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Eczema is a rash-like skin condition. It affects a lot of children and young adults and can have a very big impact on a person’s quality of life. It can be very itchy and this can affect one’s learning, sleep and behaviour. It can also sometimes cause infection. There are many forms of eczema, but for the purpose of this booklet, we will discuss “Atopic Dermatitis”.

What is Eczema?

It is important to understand what eczema actually is, because then the treatment makes a lot more sense. In healthy skin, there is a nice barrier of skin cells that produce a type of protective oil. One can compare this to a brick wall, where the bricks are the cells and the cement is this oil. This oil or cement helps keep the skin a bit moist and prevents it from losing water and having cracks in it.

In eczema, this cement is missing and so the skin becomes dry and cracked, which allows irritants to get in the skin. One way to prove this is that we know that people with eczema don’t have eczema over their nose, because the nose has extra oil glands that help keep the skin barrier secure.

The cause for the lack of this cement or oil in the skin is quite complex, but we know that it can be associated with allergies and asthma too.

It is important to know that “eczema is not a rash that itches, but rather an itch that rashes”. What this says is that eczema exists before the rash that one sees forms, and it persists when it is gone too.

People with eczema basically start with dry skin that is itchy but looks normal and then only does it progress to the rash one often sees, because dryness and cracks in the skin let irritants in, causing the rash.


There are many components to the treatment that will be listed below.

Daily hygiene changes

Those with eczema should follow the following advice on daily skin hygiene

  • Avoid things that you are allergic to (allergic triggers)
  • When washing, do not use soap. Rather cover the skin in aqueous cream and then wash it off. Soaps make your skin dry and therefore can make eczema worse.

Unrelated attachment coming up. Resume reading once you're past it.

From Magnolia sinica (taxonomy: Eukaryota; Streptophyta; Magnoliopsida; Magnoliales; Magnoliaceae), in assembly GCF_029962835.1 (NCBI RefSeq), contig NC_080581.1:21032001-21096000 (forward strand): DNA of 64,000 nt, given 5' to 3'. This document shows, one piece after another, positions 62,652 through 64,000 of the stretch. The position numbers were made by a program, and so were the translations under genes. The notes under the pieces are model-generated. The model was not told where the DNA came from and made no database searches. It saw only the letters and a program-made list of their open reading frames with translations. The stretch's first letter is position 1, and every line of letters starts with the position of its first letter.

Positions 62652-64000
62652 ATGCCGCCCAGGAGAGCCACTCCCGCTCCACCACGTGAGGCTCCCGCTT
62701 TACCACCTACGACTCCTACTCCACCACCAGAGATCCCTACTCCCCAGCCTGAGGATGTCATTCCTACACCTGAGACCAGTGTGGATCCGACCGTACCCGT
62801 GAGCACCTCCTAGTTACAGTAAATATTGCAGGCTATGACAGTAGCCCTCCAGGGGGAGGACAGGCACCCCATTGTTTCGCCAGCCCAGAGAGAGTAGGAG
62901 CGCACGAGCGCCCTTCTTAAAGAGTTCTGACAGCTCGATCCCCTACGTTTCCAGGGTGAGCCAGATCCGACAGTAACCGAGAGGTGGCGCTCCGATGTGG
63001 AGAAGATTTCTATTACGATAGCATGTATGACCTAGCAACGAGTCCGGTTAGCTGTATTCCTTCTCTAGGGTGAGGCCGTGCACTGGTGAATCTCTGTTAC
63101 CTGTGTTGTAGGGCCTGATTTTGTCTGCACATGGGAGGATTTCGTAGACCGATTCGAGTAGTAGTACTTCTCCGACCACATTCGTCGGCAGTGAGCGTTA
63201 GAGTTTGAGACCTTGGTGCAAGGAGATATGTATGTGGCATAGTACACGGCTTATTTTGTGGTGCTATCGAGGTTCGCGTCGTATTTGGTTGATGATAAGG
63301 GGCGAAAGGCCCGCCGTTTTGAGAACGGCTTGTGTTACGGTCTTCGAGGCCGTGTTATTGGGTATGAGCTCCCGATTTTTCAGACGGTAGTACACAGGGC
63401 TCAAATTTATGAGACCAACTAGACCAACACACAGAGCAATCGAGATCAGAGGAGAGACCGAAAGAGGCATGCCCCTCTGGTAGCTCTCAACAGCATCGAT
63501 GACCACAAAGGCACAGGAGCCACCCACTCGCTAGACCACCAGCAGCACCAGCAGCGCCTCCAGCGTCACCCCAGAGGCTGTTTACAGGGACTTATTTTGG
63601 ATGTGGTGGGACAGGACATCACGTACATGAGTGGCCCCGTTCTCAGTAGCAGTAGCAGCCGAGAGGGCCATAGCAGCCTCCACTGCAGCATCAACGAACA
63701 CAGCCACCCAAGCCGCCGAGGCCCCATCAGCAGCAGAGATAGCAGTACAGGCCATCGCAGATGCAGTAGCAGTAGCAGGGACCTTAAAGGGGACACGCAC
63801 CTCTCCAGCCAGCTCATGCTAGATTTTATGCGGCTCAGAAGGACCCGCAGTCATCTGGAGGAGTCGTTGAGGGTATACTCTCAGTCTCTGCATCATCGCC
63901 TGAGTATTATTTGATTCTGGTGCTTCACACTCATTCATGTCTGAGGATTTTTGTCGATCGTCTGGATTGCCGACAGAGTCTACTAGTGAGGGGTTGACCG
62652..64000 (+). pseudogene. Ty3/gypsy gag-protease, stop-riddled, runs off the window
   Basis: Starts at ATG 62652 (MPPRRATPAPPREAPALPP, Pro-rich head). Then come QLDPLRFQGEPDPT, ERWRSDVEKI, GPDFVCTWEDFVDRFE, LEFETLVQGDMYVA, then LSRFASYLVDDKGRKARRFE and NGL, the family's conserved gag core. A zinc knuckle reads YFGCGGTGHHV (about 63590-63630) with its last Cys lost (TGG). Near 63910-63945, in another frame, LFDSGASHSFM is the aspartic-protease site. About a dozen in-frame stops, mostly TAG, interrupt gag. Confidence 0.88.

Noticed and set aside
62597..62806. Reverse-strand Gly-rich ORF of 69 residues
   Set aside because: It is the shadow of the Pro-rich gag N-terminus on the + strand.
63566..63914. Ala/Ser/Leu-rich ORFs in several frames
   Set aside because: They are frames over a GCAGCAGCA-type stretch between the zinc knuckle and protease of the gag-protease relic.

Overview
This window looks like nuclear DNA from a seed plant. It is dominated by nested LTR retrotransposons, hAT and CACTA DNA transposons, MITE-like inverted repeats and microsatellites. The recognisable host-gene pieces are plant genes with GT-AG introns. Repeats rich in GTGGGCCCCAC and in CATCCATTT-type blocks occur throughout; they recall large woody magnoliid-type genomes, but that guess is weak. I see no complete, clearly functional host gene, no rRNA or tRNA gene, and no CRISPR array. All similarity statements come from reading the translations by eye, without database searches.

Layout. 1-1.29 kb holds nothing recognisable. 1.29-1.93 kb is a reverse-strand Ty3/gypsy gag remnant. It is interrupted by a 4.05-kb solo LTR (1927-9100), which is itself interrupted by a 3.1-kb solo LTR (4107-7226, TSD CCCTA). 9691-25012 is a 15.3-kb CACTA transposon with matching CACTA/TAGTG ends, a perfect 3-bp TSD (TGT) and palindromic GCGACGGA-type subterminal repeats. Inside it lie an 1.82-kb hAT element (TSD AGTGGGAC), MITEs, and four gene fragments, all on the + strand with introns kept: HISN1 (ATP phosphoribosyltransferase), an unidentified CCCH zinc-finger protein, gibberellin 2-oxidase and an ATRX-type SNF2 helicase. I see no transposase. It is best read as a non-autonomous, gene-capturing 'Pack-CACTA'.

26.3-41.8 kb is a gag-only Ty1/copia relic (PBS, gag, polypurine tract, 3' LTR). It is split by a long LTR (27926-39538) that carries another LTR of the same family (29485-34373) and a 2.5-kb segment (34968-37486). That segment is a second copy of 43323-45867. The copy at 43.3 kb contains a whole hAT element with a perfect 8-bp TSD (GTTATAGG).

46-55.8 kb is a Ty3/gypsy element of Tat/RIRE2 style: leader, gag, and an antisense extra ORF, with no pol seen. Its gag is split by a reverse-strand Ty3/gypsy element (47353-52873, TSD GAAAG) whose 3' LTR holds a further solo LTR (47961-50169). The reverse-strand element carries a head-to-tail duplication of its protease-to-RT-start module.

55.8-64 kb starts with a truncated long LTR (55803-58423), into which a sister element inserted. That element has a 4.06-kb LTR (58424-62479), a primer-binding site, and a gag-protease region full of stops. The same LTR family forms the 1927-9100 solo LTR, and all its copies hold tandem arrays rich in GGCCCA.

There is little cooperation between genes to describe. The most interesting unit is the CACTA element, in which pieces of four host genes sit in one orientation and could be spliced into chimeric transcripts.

• Avoid things that could irritate your skin, such as itchy clothing, sharp fingernails and dressing too warmly.

Emollient cream

This is one of the most important parts of treating eczema. An emollient cream is a cream that contains some oil in it. Your doctor can tell you which one is best suited for you or your child. By using this cream, you replace the oil that your skin is missing, which helps prevent and treat eczema rashes. It is very important to remember to continue using this cream, even if there is no rash. If one stops using the cream, the rash will probably come back. Importantly, the cream must not have any fragrant, colouring or preservatives in it.

Wet wraps

Sometimes eczema can make the skin feel very hot and itchy. To help with this, you can put wet wraps over the affected skin. To wet wrap skin, follow these steps:

  • Put on the cream you are currently using (emollient or steroid cream)
  • Wrap a wet cloth or piece of clothing (dip it in warm water and wring the water out) around the affected area
  • Wrap another dry piece of cloth or clothing around the wet cloth/clothing and secure it so that it doesn’t fall off easily

This helps cool the affected area down and helps stop the itching. It is very helpful!

Steroid cream

Your doctor might want you to use a steroid cream if there is an eczema rash. When using this cream, it is important not to use too much, or too little. The doctor will explain to you how much is needed. This cream is only used when there is a rash. When you put steroid cream on the rash, wipe it on in the direction that the hair on the skin is pointing, and not against it. Steroid creams reduce the inflammation in the skin, but it is not good to use it after the rash has gone.

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